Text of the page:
Palace lauds DOST’s plasma-therapy initiative to treat COVID-19


Posted at Jul 04 2020 11:56 PM

Palace lauds DOST’s plasma-therapy initiative to treat COVID-19 1
A nurse (right) checks on a patient who has recovered from the COVID-19 coronavirus as he undergoes a procedure to donate plasma at a hospital in Manila on Wednesday. Scientists have pointed to the potential benefits of plasma -- a blood fluid -- from recovered individuals who have developed antibodies to the COVID-19 coronavirus enabling the body's defenses to attack it. Maria Tan, AFP

MANILA--The Department of Science and Technology (DOST) is set to start a study on convalescent plasma as adjunctive therapy for patients with COVID-19, Malacañang said Saturday.

"The Palace welcomes the announcement of Department of Science and Technology Secretary Fortunato T. de la Peña on the start of the government-funded study looking on the use of convalescent blood plasma as one of the modes of therapy for COVID-19," presidential spokesperson Harry Roque said in a statement.

Convalescent plasma, taken from the blood of recovered patients, contains neutralizing antibodies against the virus.

"We hope this study will yield positive results and be our country's contribution to the global effort to develop COVID-19 treatment," Roque said.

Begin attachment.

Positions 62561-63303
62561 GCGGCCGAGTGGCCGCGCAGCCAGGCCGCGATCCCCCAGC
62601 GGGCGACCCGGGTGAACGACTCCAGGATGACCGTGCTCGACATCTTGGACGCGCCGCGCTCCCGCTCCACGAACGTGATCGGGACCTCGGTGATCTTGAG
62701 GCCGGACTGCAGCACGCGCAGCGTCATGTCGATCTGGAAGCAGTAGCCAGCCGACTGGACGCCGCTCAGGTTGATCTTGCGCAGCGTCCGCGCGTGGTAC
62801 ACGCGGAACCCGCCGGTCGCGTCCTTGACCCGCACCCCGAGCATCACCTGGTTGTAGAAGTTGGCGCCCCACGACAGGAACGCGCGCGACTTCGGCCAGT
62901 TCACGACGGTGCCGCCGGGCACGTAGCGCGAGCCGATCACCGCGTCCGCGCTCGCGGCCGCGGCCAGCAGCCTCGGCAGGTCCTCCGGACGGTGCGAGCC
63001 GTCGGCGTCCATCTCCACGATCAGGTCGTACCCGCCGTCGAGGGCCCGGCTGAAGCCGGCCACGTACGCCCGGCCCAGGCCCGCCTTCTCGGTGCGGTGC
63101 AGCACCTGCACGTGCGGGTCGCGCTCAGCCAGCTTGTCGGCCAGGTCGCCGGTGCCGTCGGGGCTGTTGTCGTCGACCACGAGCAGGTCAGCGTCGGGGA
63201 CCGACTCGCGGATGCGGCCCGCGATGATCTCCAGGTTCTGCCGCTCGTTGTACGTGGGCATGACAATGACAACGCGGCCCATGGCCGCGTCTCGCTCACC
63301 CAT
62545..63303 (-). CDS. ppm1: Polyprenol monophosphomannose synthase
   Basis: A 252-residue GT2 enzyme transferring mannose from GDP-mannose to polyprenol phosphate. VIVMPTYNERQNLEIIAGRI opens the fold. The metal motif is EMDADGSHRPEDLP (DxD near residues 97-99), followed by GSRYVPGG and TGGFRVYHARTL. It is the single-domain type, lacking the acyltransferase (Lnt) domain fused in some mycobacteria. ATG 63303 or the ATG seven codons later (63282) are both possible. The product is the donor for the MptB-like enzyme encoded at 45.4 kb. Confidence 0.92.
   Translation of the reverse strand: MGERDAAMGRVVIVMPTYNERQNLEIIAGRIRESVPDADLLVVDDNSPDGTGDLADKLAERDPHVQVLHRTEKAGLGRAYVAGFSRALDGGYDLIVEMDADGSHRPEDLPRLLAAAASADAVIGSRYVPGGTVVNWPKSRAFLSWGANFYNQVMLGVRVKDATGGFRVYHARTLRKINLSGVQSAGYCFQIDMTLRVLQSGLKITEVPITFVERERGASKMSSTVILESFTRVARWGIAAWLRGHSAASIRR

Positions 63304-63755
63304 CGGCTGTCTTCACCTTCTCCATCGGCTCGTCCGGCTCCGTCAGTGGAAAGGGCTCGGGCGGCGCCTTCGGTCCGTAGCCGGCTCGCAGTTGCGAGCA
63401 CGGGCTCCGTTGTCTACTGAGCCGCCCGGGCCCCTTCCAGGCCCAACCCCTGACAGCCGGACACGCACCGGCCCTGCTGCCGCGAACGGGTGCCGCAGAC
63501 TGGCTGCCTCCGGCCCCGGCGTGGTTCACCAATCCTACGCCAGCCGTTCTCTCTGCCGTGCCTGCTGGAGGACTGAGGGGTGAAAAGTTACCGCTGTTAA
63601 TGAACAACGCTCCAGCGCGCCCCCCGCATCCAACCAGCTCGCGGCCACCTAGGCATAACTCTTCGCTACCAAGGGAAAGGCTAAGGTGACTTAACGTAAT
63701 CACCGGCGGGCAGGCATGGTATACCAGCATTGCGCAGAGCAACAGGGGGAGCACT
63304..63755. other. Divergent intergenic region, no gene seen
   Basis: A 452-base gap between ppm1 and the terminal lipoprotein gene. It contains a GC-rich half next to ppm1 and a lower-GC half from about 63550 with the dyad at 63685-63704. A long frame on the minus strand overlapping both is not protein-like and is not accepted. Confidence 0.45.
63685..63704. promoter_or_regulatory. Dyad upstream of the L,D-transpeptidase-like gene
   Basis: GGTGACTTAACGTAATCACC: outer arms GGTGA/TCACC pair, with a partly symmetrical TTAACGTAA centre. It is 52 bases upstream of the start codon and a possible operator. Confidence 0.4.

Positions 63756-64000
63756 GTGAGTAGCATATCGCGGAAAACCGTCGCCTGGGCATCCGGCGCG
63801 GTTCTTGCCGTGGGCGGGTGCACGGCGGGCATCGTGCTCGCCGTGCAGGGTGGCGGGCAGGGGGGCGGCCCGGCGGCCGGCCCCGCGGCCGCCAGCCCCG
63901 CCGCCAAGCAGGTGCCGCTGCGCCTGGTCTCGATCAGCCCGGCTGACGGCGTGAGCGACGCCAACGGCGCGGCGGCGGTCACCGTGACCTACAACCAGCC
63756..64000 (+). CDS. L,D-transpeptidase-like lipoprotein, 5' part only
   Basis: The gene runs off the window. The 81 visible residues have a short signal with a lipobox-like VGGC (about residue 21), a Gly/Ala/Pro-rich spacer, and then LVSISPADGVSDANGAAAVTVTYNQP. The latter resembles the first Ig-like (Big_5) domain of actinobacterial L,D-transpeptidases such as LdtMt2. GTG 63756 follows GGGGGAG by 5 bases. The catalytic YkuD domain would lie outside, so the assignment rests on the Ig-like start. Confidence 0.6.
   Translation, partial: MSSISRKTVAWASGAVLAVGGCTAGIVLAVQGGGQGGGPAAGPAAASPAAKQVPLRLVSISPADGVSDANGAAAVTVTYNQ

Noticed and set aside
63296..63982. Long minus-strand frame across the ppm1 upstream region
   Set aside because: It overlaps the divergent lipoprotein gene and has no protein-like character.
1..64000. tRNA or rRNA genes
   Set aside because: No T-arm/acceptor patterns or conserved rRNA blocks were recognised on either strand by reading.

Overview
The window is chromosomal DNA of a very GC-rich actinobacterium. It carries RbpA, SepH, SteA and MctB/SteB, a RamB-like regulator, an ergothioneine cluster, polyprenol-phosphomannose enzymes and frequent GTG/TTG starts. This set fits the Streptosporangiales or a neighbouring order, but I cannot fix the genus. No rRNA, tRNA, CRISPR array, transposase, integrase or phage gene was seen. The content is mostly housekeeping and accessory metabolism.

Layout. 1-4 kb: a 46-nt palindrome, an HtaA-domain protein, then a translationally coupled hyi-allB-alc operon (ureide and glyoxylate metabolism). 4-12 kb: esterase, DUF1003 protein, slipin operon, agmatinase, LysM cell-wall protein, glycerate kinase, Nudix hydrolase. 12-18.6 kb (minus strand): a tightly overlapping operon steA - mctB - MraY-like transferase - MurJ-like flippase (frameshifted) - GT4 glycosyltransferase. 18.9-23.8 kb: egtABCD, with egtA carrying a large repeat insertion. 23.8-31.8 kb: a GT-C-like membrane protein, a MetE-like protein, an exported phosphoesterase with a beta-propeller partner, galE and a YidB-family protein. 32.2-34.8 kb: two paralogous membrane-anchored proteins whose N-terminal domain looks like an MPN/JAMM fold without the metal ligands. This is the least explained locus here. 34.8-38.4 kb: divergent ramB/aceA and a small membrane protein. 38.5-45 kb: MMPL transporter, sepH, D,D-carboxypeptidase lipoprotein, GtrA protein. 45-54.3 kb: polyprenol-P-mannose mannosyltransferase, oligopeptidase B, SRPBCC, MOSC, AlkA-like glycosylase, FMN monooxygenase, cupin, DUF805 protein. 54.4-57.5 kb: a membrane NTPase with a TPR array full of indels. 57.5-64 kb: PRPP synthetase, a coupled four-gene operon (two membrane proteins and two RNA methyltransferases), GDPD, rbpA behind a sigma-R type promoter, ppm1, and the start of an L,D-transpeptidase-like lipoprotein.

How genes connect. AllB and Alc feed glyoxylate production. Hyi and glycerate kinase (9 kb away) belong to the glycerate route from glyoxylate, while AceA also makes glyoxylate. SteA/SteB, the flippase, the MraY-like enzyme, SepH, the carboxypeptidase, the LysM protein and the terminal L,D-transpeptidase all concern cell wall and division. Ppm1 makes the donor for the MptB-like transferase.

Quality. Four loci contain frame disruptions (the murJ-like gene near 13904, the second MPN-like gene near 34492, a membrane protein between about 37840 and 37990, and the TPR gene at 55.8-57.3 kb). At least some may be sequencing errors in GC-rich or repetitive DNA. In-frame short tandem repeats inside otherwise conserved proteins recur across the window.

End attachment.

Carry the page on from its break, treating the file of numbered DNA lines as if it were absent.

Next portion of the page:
The University of the Philippines - Philippine General Hospital will lead the project, with support from the DOST.

The agency's Philippine Council for Health Research and Development (PCHRD) earlier said the project also aimed to strengthen the capacities of health care professionals in its clinical use, not only for COVID-19, but also for other emerging infections.

The team started the call for blood donations from COVID-19 survivors in April. The project will run for 12 months.

“For the past months, we have been mobilizing our resources and maximizing our capacities to help combat COVID-19. Through this project, we are hoping to provide supportive treatment to COVID-19 patients to avoid worst-case scenarios,” DOST-PCHRD Executive Director Jaime C. Montoya said in a statement.

“If the project proves to be successful, we can also contribute to developing a treatment that will help reduce the mortality rate of COVID-19,” he added.

To date, the Philippines has tallied 41,830 coronavirus cases, of whom 1,290 have died while 11,453 have recovered.